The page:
Tuesday, July 27, 2010


I recently read Jeanette Winterson described as "one of the most brilliant writers in the English language" on a blog I read and respect so I picked up a few of her books from the library. I actually had quite a few of her books on my "wishlist" so it's about time I read her.

The first I read was Weight: The Myth of Atlas and Heracles, which is part of that "The Myths" series. (I love Margaret Atwood's The Penelopiad from the series.) In The Myths, authors are invited to tell or re-tell ancient myths, and Winterson tells the tale of Atlas, who was punished with holding the world on his shoulders.

In an introduction, Winterson writes about telling stories and the issue of autobiography:
Weight has a personal story broken against the bigger story of the myth we know and the myth I have re-told. I have written this personal story in the First Person, indeed almost all of my work is written in the First Person, and this leads to questions of autobiography.

Autobiography is not important. Authenticity is important. The writer must fire herself through the text, be the molten stuff that welds together disparate elements. I believe there is always exposure, vulnerability, in the writing process, which is not to say it is either confessional or memoir. Simply, it is real.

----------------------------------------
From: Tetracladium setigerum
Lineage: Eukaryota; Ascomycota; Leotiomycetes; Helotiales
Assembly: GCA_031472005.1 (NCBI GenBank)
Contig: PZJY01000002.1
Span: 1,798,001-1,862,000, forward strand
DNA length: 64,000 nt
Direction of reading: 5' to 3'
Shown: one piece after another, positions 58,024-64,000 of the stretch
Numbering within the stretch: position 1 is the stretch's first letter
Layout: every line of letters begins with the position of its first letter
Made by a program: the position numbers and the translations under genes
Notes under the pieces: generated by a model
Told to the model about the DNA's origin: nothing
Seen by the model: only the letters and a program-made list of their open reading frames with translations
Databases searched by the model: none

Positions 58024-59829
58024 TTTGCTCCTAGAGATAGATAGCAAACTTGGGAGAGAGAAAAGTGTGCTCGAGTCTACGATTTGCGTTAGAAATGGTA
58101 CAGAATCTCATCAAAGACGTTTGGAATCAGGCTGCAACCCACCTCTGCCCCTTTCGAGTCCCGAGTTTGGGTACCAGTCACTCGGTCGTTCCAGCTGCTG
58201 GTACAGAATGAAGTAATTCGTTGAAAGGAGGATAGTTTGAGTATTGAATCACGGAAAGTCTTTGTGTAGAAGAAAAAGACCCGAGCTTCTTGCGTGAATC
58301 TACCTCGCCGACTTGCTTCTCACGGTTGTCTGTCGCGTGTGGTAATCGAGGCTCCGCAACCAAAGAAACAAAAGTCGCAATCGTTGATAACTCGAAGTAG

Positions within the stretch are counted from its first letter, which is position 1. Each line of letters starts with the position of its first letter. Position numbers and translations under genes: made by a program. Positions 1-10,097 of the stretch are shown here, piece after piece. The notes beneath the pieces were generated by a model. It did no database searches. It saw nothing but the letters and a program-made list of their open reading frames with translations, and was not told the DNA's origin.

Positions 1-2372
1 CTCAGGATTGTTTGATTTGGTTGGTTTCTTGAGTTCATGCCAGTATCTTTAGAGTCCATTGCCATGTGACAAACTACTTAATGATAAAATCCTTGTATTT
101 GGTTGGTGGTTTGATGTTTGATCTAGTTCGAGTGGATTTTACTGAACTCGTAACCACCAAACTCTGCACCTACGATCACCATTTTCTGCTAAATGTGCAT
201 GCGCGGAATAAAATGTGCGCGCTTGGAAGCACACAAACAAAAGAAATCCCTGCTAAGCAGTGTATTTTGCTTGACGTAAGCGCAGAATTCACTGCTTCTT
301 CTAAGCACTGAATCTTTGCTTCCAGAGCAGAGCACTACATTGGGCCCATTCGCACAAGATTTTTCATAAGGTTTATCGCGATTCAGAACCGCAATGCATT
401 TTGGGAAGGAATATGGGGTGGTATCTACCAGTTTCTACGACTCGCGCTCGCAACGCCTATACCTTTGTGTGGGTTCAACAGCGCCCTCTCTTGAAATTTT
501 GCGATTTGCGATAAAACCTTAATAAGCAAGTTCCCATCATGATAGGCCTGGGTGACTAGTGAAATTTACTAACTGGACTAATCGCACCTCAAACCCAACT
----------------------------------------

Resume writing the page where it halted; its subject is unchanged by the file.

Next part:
Later she leaves the story of Atlas and Heracles and writes:
I know nothing of my biological parents. The live on a lost contenent of DNA. Like Atlantis, all record of them is sunk... Spin the globe. What landmasses are these, unmapped, unnamed? The world evolves, first liquid and alive, then forming burning plates that must cool and set. The experiment is haphazard, toxic at times. Earth is a brinkmanship of breathtaking beauty and a mutant inferno. My own primitive life forms take a long time to web intelligence. When they are intelligent they are still angry.


Ultimately, she brings the reader to the conclusion that the weight Atlas (and all of us) carry can simply be put down, if we choose. When she allows Atlas to unburden himself, the world doesn't come to an end, it hangs there without him. Winterson's re-telling of the story of Atlas undoes the story of an eternity of punishment and becomes a beautiful tale about letting go.

No comments: